"Our advantage is playing in our home country and having a great level of support, which is a good thing," said Deng, who was voted the top Chinese female athlete of the 20th century. "The disadvantage is the great pressure from the fans."

    In the next few months, many of China's top athletes will move to the heavily guarded, Beijing-based National Sports Training Center. The compound has a 24-hour guard composed of paramilitary police and Beijing municipal police.

    "We are now entering a period of silence," said Li Yongbo, coach of the national badminton team.

    Rain or shine

    Experts are hoping to turn off the rain – and turn it on, too – this summer.

    Chinese weather officials are predicting a 50 percent chance of rain for the opening and closing ceremonies (Aug. 8 and 24). However, as with just about everything else about these Olympics, the Chinese are leaving nothing to chance in a bid to stage perfect theater to showcase the power of China and its one-party state.

    That's why more than 80 rocket launchers have been arranged from nine miles (15 kms) to 75 miles (56 kms) outside Beijing to seed threatening clouds and release their rain before it reaches the Chinese capital.

    Creating rain in and around Beijing might also be attempted to clear the city's polluted air.

    Chronically short of water, Beijing officials honed their rainmaking skills last summer. To make rain, technicians fire silver iodide or other similar catalysts at clouds to cause precipitation.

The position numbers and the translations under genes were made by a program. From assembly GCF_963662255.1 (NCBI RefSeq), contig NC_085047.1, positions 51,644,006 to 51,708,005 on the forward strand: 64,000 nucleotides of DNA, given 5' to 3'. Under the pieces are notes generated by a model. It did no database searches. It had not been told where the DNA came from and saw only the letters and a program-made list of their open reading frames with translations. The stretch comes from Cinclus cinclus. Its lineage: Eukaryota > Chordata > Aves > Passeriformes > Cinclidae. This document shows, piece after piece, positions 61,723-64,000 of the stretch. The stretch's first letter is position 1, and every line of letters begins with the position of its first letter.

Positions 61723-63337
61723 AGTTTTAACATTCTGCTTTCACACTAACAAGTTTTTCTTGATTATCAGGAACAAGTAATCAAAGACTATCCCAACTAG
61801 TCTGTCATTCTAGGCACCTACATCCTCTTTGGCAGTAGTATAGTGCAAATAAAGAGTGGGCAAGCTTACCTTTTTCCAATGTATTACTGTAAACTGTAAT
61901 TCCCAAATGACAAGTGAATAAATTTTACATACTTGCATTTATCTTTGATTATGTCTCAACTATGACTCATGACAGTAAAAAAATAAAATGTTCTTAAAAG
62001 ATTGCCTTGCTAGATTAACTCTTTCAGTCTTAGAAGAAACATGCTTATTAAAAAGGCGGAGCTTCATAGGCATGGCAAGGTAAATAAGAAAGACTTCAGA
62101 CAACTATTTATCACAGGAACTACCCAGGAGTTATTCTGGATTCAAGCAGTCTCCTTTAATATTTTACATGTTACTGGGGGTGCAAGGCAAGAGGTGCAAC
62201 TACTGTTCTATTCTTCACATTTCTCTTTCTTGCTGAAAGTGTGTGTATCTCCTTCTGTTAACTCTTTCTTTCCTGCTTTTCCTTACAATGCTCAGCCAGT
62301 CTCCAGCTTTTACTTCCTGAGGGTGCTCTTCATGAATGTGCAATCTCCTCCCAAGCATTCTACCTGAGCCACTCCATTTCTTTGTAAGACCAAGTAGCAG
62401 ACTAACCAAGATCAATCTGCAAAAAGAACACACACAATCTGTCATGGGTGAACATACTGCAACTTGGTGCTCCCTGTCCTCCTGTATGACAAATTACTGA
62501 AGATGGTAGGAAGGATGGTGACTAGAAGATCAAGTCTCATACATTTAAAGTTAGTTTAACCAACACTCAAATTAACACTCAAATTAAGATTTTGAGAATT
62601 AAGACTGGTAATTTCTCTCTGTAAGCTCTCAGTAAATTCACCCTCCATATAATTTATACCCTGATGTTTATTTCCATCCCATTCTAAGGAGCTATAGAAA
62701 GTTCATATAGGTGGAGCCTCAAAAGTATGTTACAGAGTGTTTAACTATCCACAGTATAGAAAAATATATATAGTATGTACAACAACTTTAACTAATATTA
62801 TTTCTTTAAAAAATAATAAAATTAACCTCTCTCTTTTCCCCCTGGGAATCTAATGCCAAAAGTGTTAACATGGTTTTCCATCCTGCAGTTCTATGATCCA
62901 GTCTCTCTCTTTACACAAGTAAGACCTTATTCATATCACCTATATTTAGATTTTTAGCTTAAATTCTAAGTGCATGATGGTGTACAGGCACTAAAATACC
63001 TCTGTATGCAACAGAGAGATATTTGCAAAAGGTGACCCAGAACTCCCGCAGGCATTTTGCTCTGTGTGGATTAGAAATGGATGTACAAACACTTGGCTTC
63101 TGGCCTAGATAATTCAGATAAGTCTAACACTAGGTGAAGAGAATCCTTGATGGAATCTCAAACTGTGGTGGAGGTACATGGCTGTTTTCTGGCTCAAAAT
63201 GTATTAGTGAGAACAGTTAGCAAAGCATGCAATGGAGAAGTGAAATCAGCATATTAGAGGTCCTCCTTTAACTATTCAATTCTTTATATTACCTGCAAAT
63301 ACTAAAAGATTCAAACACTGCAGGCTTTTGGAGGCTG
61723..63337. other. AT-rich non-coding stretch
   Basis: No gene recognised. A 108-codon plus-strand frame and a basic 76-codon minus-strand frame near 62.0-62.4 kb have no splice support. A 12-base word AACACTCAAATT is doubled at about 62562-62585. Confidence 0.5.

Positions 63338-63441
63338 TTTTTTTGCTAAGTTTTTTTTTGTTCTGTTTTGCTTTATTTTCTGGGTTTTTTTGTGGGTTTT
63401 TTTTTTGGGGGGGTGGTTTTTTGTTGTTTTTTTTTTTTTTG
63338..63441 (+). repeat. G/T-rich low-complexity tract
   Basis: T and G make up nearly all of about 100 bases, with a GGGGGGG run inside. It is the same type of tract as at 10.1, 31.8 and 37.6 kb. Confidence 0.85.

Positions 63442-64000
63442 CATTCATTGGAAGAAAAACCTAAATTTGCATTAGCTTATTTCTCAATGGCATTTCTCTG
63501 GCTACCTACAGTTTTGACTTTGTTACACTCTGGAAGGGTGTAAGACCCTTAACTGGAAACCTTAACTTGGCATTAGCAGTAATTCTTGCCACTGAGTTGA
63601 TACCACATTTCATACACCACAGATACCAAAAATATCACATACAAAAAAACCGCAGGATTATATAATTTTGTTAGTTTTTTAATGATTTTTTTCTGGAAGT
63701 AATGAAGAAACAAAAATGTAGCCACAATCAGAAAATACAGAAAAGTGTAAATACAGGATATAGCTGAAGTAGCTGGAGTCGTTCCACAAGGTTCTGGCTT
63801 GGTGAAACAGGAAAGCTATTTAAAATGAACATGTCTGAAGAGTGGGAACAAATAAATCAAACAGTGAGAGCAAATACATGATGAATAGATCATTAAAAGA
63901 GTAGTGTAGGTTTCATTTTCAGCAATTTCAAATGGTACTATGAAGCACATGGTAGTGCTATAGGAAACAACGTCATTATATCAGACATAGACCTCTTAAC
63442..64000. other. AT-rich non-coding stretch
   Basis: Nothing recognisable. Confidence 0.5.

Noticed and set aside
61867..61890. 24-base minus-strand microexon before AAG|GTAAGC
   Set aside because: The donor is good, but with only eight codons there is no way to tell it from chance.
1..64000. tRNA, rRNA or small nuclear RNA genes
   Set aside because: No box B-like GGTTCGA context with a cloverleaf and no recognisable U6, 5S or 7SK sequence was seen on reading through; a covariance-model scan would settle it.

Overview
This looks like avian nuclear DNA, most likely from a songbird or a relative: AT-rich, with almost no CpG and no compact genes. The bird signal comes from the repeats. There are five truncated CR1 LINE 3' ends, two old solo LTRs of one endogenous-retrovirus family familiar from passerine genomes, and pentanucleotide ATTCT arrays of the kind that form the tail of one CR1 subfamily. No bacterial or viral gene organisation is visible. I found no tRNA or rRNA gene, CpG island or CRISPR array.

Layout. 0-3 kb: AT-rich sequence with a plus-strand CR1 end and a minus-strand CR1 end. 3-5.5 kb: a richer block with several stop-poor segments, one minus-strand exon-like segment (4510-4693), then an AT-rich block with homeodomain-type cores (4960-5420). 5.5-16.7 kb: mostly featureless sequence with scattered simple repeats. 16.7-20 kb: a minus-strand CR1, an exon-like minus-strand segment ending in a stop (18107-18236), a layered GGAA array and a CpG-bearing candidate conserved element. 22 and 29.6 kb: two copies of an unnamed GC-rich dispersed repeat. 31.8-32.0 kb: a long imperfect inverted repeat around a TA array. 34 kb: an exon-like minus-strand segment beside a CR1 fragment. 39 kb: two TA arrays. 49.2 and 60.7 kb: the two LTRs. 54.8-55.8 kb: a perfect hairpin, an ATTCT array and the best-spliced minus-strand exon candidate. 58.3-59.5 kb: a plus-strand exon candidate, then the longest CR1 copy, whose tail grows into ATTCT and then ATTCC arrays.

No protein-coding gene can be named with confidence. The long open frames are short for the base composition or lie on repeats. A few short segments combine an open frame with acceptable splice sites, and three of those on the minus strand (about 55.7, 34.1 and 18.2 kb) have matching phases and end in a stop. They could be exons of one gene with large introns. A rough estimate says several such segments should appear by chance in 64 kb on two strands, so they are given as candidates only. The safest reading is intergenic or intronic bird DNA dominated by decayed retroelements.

Authorities also used rockets and aircraft to disperse clouds before they reached Shanghai for the opening of the Special Olympic Games on Oct. 2.

    The chief of China's meteorological administration avoided talking about specific preparations in a recent interview with state-run China Daily.

    "It is unrealistic to speculate now on weather conditions for the Beijing Games and what moves we'll take then," Zheng Guoguang said. "We have the confidence and are ready."

    Crackdown

    Beijing officials launched a security operation last weekend known as "Action for a safe Olympic Games," which is designed to make sure that foreigners with grudges against China's government don't manage to enter the country and cause trouble.

    Speaking to the state-run Xinhua news agency, Wang Anshun – deputy Communist Party chief of Beijing – said the operation would crack down on gangster-related crime, and tighten surveillance on venues like karaoke bars and bath houses.

    He said the operation was aimed at guaranteeing "strict management and good social order."